Power to Spare

Photography by Bruce McCamish

The 2024 Vols have resilience, solid pitching, and sluggers enough to return to the College World Series.

In a Saturday game against Georgia on Easter weekend, before a record crowd of 5,677 at the expanded Lindsey Nelson Stadium, the Vols had a chance to show their grit and toughness.

They had lost 16-2 the evening before, as reliable sidewinder A.J. Causey gave up eight runs in 2 2/3 innings to the Bulldogs, the only team in the country with more taters than the Vols. “Sometimes you get slugged in the gut,” said coach Tony Vitello afterward. “When that happens, you got to keep on truckin’.”

On Saturday, reliable right-hander Drew Beam from Murfreesboro was similarly shelled for seven runs in 2 2/3 innings. Trailing 7-3, Kirby “Vollie Fingers” Connell came in with two out and ducks on the pond and got .339-hitting Bulldog Slate Alford to ground out. With his stylish handlebar mustache, Connell got his nickname from the 1970s Oakland A’s reliever Rollie Fingers. 

In the bottom half of the third, junior first baseman Blake Burke from Brentwood, California, hit a 411-foot rocket over the right field wall to tie UT’s record for career home runs with 40. “His swing’s been compared to a lot of people,” said Vitello. “He tied the record on the field, but it really happened in the batting cage. He’s really gifted but I think he’s a better worker than he is a player. There’s plenty of skill there for him to make it all the way to the big leagues but it’s been refined by a big-time work ethic and also a will to win that’s pretty special. I wish we could bottle it up. He’s got a little David Ortiz in him.”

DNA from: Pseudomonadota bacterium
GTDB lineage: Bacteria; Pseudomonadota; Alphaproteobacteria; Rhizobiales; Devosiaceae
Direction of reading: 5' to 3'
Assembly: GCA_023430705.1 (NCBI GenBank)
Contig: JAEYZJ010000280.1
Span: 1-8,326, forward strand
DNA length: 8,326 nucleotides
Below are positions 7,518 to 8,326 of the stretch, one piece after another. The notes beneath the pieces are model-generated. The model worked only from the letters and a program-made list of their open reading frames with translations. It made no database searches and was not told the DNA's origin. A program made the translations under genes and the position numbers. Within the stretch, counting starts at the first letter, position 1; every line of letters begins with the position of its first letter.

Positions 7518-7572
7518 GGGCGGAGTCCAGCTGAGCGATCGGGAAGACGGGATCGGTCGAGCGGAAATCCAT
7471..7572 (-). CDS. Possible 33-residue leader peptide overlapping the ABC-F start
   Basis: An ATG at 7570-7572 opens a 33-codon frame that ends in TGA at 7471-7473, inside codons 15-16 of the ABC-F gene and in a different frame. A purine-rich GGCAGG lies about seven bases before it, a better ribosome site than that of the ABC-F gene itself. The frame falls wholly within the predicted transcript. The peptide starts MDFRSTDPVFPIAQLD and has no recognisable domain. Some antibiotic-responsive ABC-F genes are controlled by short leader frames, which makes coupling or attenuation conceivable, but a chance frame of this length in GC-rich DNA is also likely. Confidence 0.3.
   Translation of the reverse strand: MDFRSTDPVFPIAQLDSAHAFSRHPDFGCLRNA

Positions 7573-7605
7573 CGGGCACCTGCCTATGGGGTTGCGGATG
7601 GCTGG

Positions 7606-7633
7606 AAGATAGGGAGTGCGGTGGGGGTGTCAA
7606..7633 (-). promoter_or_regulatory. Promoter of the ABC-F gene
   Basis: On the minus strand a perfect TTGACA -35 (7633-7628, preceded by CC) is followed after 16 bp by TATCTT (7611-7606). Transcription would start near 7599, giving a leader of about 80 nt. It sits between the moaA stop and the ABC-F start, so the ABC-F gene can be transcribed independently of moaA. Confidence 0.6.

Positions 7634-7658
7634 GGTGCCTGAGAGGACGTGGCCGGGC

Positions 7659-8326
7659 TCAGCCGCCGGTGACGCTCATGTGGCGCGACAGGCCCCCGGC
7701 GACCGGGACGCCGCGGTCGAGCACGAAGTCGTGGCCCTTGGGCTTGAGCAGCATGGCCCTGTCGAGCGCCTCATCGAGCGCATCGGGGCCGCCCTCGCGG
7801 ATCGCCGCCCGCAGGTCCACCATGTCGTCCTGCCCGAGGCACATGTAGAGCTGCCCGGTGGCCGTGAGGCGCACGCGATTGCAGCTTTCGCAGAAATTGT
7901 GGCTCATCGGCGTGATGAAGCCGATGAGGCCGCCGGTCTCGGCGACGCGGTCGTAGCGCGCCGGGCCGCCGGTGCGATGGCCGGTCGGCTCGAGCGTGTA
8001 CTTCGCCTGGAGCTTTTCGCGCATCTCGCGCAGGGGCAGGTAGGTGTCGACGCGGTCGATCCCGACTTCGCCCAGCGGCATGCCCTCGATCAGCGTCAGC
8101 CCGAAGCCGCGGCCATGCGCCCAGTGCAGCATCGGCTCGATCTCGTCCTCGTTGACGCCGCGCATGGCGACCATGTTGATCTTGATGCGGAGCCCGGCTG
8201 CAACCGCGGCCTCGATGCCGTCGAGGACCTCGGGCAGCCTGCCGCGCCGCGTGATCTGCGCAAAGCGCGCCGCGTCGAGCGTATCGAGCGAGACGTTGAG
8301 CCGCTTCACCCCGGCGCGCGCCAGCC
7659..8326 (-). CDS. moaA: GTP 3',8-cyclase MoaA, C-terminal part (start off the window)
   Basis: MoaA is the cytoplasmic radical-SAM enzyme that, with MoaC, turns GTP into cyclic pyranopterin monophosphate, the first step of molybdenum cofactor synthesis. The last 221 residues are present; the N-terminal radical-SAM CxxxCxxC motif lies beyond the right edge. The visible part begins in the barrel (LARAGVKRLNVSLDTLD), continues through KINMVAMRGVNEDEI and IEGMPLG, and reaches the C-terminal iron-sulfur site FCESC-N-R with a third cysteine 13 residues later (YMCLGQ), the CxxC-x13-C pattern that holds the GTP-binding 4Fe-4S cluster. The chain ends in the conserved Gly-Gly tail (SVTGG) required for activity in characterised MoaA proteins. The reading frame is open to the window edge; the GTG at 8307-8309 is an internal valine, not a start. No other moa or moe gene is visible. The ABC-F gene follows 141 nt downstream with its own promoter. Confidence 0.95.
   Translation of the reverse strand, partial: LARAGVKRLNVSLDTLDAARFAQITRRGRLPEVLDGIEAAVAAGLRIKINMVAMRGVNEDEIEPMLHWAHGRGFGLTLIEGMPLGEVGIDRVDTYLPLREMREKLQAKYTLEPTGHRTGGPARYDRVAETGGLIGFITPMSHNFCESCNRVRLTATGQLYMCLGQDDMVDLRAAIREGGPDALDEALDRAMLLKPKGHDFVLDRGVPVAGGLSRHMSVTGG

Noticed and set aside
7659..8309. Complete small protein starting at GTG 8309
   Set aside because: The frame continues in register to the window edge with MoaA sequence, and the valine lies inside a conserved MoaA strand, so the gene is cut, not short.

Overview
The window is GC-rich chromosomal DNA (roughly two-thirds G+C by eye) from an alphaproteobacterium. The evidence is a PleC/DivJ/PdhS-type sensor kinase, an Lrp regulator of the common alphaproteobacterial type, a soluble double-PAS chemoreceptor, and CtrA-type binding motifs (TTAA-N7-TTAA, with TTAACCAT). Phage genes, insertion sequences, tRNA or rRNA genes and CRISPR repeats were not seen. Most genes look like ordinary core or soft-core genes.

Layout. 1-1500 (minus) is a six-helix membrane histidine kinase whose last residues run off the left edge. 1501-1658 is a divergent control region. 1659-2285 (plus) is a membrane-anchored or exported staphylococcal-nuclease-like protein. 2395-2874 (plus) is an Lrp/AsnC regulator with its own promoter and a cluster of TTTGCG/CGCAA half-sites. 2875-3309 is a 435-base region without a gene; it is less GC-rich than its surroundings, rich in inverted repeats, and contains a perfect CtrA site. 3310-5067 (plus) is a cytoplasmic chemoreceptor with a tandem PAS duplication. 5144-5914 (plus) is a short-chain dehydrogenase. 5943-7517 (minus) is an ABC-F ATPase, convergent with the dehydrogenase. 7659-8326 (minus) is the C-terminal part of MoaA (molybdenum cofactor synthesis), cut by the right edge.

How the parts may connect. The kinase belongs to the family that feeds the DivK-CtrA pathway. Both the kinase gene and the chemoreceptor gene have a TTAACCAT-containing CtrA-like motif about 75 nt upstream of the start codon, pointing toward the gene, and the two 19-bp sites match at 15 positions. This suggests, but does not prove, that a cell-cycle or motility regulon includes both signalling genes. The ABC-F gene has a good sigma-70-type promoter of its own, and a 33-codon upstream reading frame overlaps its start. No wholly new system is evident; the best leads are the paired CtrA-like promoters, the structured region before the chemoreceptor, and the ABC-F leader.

In the bottom of the fifth inning, down 8-4, Vitello pinch hit Dalton Bargo, a .350 hitter and versatile fielder from Omaha, Nebraska, for shortstop Ariel Antigua. Bargo led off with a nifty single to left. Second baseman Christian Moore hit an opposite field liner to the right corner for a double. Burke lined a single to right center to score Bargo. DH Robin Villeneuve, a junior from Quebec, was hit by a pitch to load the bases. Rightfielder Kavares Tears took an outside pitch for a base on balls to score Moore. Then leftfielder Dylan Dreiling put UT up 10-8 with a grand slam of 366 feet over the right field wall. “See ya,” said WUTK-FM writer Cade Brown. 

Dreiling is a sophomore from Hays, Kansas. “He’s got a lot more fire in him than people realize at times,” said Vitello. “But I think he does a good job of keeping that calm that you have to have when that crowd got pretty loud. I think it comes from being comfortable in his own skin. Coming here from Kansas, you got to realize you belong here. His work in the weight room has helped with that.”

After the Bulldogs tied it in the seventh inning, Tears led off with a single and Dreiling walked. Third baseman Dean Curley hit a hot double off the third baseman’s glove to score Tears. With the bases loaded, pinch hitter Reese Chapman got an RBI walk to make it 12-10. Then Bargo hit a grand slam to make it 16-10. 

Connell ended up throwing 94 pitches over five innings for the win. “I liked being able to throw all the pitches,” he said. “I didn’t have a change-up today, but maybe I turned some heads a little bit throwing longer than I usually do,” he said.

“It’s the approach they’ve had,” said Vitello. “I’m more proud of Kirby than anything for the ultimate sign of some grit out there. The game was chaotic. He came in and calmed it down. At the end he was out of gas, physically.”

“They’ve got a little bit of swagger to them,” noted WUTK’s Jace Brown. “This team is very strong—everybody’s talented. They all know what they can be. The team two years ago was full of guys that wanted to prove everybody wrong. This team wants to prove everybody right.”

Happy Fans Amid the Renovations

The Easter weekend had begun with a festival atmosphere on a sunny Friday evening. The youngest fan out of the 5,575 in attendance was two-and-a-half-month-old Blair Williams, in the arms of her mom, Heather Norris, alongside her aunt Caroline. “It’s never too early to get them started,” said Norris.